Oil Spill in Utah National Monument Illustrates the Need to Correct the BLM’s Failure to Inspect All Gas & Oil Wells on Public Lands

June 27, 2014-

In the West, the news of the Bureau of Land Management’s (BLM) failure to inspect risky oil and gas wells on public lands has been a hot topic at the water cooler lately. The agency has reportedly failed to inspect almost half of the high-risk wells on our public lands–the wells that the BLM has identified as most likely to leak and to spill oil and chemicals out onto the lands (and water) that belong to us all. The BLM is charged with protecting that land, water, and other important resources, and it’s failing to meet that mandate.  (Wonder where those high-risk wells are?  Check out this map.)

The national news outlets also took notice that in Utah’s Grand Staircase-Escalante National Monument, a group of hikers discovered a pool of oil covering about four miles of a wash above the Escalante River. As reported in the Albuquerque Journal:

The BLM’s official report on the Little Valley Wash spill notes that the “vast majority of the oil spill may be as much as three decades old” and more recently, that “a small pipeline appears to have leaked from time to time.” The small pinhole leak discovered in a pipeline appears to have been too small to affect the system’s overall pressure, which means the pressure-monitoring systems, designed to shut off during a major leak, were never triggered. … Meanwhile, though the BLM has started planning new surface-use rules, it has ordered no further cleanup and issued no sanctions or fines.

Even more troubling, an examination of nearby areas in the national monument found that at least five more spills had occurred since the 1960s.  Some were old and hardened, some more recent and covered up by sand.  Luckily, this time hikers had stumbled across the active spill and sounded the alarm.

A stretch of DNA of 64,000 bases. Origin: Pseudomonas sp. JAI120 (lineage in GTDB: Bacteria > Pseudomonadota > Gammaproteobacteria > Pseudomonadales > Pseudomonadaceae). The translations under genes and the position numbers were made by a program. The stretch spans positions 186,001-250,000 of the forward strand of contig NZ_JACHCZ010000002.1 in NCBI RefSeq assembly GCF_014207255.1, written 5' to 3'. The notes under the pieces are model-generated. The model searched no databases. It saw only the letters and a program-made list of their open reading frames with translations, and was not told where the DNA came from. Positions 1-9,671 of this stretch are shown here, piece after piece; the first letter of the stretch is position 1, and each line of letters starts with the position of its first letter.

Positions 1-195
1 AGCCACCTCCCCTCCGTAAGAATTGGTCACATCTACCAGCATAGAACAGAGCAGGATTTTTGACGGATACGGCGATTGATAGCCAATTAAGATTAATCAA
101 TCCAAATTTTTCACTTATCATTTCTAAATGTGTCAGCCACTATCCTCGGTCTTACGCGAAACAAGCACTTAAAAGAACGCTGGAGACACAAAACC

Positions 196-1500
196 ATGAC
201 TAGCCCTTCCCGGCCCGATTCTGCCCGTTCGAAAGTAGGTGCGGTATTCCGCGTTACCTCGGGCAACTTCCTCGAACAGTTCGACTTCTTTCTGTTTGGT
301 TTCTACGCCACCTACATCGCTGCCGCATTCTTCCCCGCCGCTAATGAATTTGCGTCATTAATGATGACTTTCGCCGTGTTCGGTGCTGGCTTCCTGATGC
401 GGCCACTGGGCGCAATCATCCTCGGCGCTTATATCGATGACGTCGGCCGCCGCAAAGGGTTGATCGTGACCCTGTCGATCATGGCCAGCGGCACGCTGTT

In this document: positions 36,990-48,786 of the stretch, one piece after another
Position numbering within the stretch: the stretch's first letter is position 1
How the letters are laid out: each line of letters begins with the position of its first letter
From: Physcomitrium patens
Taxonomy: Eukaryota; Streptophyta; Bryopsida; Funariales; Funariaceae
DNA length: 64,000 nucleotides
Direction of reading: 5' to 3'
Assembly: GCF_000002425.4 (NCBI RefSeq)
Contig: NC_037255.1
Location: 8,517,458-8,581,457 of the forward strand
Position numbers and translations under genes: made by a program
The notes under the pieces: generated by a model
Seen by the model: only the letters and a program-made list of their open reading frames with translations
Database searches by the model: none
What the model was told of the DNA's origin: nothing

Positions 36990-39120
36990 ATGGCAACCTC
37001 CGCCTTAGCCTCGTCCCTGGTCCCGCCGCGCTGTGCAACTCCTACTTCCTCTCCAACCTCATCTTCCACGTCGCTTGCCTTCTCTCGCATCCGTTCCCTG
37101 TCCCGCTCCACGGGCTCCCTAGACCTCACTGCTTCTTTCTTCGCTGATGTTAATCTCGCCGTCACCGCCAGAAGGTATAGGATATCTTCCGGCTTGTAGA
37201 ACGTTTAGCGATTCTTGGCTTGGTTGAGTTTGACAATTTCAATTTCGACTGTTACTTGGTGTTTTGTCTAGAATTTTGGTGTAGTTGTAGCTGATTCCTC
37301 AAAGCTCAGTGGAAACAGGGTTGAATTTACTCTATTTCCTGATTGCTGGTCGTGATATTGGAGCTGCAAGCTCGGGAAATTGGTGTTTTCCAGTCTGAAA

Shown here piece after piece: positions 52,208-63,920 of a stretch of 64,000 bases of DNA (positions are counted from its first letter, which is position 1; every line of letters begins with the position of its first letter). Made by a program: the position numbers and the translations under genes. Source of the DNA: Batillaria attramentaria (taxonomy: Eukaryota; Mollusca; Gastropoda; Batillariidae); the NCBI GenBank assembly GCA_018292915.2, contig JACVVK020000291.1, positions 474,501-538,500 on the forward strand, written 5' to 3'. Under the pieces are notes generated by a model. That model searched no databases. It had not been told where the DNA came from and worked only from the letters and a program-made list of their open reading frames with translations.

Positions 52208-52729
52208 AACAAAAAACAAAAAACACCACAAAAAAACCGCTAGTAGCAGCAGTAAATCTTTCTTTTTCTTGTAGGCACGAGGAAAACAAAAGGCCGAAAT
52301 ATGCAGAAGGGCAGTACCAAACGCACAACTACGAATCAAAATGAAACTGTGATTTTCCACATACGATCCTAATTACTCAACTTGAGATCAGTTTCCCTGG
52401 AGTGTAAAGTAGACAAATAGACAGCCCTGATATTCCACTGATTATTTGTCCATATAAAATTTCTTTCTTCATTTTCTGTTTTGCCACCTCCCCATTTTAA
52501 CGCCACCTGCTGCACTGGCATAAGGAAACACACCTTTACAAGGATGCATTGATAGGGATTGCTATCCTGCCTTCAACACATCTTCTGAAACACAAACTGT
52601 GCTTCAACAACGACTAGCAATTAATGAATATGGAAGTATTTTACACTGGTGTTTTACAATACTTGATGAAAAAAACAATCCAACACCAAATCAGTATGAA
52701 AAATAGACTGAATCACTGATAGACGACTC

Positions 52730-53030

These reports, of failure to inspect high-risk wells along with discovery of decades-old oil spills, clearly illustrate the growing threat of oil and gas development to our public lands.  It’s quite simple: uninspected gas and oil wells can cause permanent damage to the land and water, and oil and gas companies have too little an incentive to monitor their wells, because they are rarely fined and certainly not fined at a level that matters to them.  Some of the spills found in the Utah national monument will likely never be cleaned up because hardened oil spills can release toxic petrochemicals when disturbed.

The BLM is responsible for over 100,000 wells on public lands, less than 4,000 of which are considered high risk. They inspected only 40% of those risky wells, mostly in six states in the south and midwest. Wells in Wyoming, Colorado, California, New Mexico and North Dakota didn’t get as much attention from inspectors.


The BLM says they don’t have the resources to properly inspect all the wells drilled since the fracking boom began. Indeed, the buck doesn’t stop with the BLM, but with Congress because lawmakers set and approve the BLM’s budget.  As reported by Huffington Post:

 Dennis Willis, a former BLM field officer in Price, Utah, says he routinely provided input on oil leasing and drilling decisions on federal land before his retirement in 2009.  He described a situation of chronic underfunding dating to at least the early 2000s, when BLM management made clear that issuing new permits would be a priority over other tasks, according to a 2002 memorandum from supervisors in Utah to field officers.

It’s disappointing to hear that the BLM seems to have decided that leasing lands for new drilling was more important than enforcing regulations and inspecting wells. In the Grand Staircase-Escalante area, four of five spills the BLM found in a half day of looking around the area were old. If this is an example of the BLM’s oversight, imagine how many other spills may have occurred on our vast public lands across the West.

Citizens understand that laws and regulations are set up for the BLM to heavily favor the oil and gas industry. Communities are pushing back and demanding more regulation and outright bans on oil and gas development because they can’t count on the government agencies charged with regulating the industry to do their job.

The BLM needs to clean up their act and ensure that all oil and gas wells on public lands are regularly inspected before they issue even more drilling permits. They should prioritize protecting sensitive areas – lands that are unstable, unique, and special (such as delicate watersheds, roadless areas, important animal habitats, recreation areas, or areas close to residential centers).

Until then, the public will continue to demand better regulation and much improved oversight.  As stewards of our nation’s public lands, we hope that staff at the BLM will rise to the occasion.

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